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Philosophers Come to the Surface
by J.L.H. Thomas
Once a year in mid-July the city of Durham abandons its habitual reserve and becomes the scene of the Durham Miners’ Gala. This year the gala coincided with another meeting of labourers who spend most of their lives out of sight doing a difficult and not always properly appreciated job, the annual conference, or ‘Joint Session’, of the philosophers of Britain. This conference, which dates back to 1918, is organised jointly, hence the name, by the Aristotelian Society and the Mind Association at one of the universities in turn, and for many years the format has remained fundamentally unchanged. On the Friday evening a professor of philosophy from the host university delivers an address on a philosophical subject of his own choosing; then on the Saturday and Sunday six or seven symposia, on various topics, are held, at each of which two speakers present papers. The address and all the papers are published in advance in a volume of proceedings, and half of each two-hour session is given over to open discussion under a chairman. The Joint Session is the only regular general philosophical conference in Britain, and it provides an opportunity not only for the professionals to meet and exchange ideas, but also for the philosophically-minded outsider to discover what philosophers are currently thinking about and to observe them in oral discussion.
‘Ineffability’ might not at first sight appear a very promising subject for a philosophical lecture, but Professor David Cooper of Durham in his inaugural address nevertheless had some interesting things to say on and around it. He took as his starting-point a remark of Wittgenstein’s which had long puzzled him but with which he was evidently in general sympathy:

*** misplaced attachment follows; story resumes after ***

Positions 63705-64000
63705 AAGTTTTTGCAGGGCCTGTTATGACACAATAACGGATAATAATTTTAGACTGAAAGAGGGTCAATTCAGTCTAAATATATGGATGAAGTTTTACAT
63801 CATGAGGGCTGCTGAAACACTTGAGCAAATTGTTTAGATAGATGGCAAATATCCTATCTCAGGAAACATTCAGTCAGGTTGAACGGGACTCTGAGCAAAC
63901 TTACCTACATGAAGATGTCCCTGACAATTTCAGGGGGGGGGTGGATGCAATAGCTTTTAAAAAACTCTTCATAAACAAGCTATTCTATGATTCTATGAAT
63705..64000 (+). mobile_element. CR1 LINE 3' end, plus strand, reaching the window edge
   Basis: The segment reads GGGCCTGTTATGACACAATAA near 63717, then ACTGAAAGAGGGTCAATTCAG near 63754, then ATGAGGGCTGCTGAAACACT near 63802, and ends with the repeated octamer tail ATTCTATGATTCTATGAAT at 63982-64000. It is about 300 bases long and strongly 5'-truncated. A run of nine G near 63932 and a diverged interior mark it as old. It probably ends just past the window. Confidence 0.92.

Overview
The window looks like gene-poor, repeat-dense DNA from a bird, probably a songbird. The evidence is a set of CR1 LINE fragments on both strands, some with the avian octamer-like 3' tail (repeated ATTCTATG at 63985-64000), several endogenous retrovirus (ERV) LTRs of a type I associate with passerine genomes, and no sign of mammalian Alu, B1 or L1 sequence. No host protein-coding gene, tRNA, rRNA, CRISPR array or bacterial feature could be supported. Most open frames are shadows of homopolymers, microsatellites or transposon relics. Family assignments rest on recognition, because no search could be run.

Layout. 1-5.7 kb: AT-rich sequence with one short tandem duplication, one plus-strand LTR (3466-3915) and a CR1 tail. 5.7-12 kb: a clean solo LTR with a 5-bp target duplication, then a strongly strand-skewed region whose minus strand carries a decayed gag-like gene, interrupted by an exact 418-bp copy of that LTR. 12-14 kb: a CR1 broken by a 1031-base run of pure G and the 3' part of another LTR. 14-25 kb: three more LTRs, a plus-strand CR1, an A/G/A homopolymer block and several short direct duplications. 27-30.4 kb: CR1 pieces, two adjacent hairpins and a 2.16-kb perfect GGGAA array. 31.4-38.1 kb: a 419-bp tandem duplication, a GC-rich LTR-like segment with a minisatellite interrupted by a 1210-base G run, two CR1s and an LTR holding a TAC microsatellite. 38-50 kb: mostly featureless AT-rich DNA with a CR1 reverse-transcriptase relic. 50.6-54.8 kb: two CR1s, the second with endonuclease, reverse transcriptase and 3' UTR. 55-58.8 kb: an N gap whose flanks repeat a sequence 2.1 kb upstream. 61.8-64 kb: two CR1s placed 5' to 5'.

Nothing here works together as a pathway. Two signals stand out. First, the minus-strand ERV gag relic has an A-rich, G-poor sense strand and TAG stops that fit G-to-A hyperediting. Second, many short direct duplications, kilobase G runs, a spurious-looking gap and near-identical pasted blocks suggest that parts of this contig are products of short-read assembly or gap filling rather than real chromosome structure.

“Perhaps what is inexpressible (what I find mysterious and am not able to express) is the background against which whatever I could express has its meaning.”
Professor Cooper then sought reasons for the alleged mysteriousness or ineffability of the background referred to by Wittgenstein, drawing into his enquiry ideas from a variety of other thinkers, both Eastern and Western, in particular from Heidegger, his interpretation of whom was however subsequently contested. Professor Cooper’s conclusions could perhaps be summarised in three points: first, that the background or foundation of our language and other significant activity is itself without foundation; second, that this lack of foundation is revealed in some essentially ineffable experience; third, that this experience is something not merely to be acknowledged, but also in some sense ‘lived’.
In the ensuing discussion, the chairman and outgoing president, Professor John Skorupski of St Andrews, first proposed a distinction between an ‘ontic wonder’ at the sheer existence of the world, and an ‘epistemic vertigo’ at the baselessness of what exists: Professor Cooper was, he suggested, concerned rather with the latter; it was, however, a mistake to argue from the historical changes in our forms of thought to their arbitrariness. Professor Neil Cooper of Dundee welcomed Professor David Cooper’s lecture as providing philosophers with a programme for the systematic study of different kinds of ineffability; Dr Champlin of Hull and Mr Benn of St Andrews made a start by reminding us of other passages in Wittgenstein concerning ineffability, in particular that of colour: it will be interesting to see how philosophers progress with this programme in future. Mr Hughes of Durham wondered how ineffable the experience in question was when so much could be said about it. In reply to another intervention, Professor Cooper admitted that it was an interesting question how far the living of the experience he described was compatible with the position of an academic philosopher.